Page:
Hereditary "pure" spastic paraplegia: a clinical and genetic study of 22 families.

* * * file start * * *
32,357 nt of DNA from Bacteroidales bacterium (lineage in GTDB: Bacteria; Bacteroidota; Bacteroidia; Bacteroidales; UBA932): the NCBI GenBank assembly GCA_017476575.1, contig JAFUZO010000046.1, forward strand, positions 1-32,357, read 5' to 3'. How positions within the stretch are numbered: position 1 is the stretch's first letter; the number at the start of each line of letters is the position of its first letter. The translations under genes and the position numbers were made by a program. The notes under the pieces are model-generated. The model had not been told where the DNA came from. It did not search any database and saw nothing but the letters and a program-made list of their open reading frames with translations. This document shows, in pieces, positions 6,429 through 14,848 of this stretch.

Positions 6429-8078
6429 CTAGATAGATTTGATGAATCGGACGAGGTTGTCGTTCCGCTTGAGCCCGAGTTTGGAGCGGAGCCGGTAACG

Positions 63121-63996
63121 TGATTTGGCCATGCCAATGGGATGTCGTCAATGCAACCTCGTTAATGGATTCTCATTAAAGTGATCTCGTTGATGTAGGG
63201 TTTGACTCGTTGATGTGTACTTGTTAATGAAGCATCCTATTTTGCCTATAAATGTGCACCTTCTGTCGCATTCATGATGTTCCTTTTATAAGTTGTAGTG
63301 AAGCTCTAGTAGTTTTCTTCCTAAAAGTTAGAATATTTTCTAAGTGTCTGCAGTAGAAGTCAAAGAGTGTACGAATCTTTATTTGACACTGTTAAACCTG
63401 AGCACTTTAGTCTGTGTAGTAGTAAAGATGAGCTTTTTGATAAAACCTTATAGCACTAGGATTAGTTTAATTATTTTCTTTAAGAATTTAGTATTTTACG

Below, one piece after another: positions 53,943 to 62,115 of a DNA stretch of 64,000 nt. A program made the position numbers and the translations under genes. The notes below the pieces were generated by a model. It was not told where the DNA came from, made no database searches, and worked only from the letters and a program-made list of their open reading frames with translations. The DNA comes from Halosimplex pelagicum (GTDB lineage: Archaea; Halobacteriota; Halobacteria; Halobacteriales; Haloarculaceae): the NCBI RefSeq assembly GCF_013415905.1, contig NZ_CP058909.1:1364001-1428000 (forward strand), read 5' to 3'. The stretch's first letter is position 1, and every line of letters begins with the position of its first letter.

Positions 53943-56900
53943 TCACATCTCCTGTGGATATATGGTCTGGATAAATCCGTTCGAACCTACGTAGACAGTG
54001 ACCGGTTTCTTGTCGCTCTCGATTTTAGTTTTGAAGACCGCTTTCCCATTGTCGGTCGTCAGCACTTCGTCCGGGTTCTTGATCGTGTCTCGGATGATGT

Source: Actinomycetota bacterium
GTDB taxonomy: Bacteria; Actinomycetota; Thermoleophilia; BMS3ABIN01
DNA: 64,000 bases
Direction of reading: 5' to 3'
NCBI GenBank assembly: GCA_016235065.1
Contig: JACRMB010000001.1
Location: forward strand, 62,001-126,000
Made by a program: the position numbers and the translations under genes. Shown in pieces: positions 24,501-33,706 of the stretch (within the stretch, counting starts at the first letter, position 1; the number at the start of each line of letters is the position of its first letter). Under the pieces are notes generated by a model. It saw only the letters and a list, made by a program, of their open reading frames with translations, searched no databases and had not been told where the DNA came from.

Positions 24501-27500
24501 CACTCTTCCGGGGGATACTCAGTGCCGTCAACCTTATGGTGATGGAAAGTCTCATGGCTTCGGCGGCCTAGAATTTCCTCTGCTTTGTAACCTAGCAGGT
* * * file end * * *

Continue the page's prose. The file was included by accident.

In 22 families with the "pure" form of hereditary spastic paraplegia inheritance was autosomal dominant in 19 and autosomal recessive in three. Examination of intrafamilial correlation of age of onset in the dominant cases suggested that the disorder is genetically heterogeneous. Two forms of dominant hereditary spastic paraplegia were identified: one with an age of onset mostly below 35 years (type I), and the other onset usually over 35 years (type II). In the type I cases, delay in walking was not infrequent and spasticity of the lower limbs was more marked than weakness. The disorder was very slowly progressive and was extremely variable in terms of severity. Sixteen per cent of the patients aged over 20 years were asymptomatic but clinically affected. In the type II group muscle weakness, urinary symptoms and sensory loss were more marked. This form of the disease evolved more rapidly. In the three families demonstrating autosomal recessive inheritance the clinical features were very similar to those of the dominant cases. Biological fitness of patients from both the dominant groups was not impaired and no definite evidence of new mutation was observed. A cumulative frequency curve of age of onset in the type I group was constructed with suggested that an asymptomatic child of an affected parent has a 20% chance of developing the disease at the age of 25 years; the risk is probably even less if the child is clinically normal.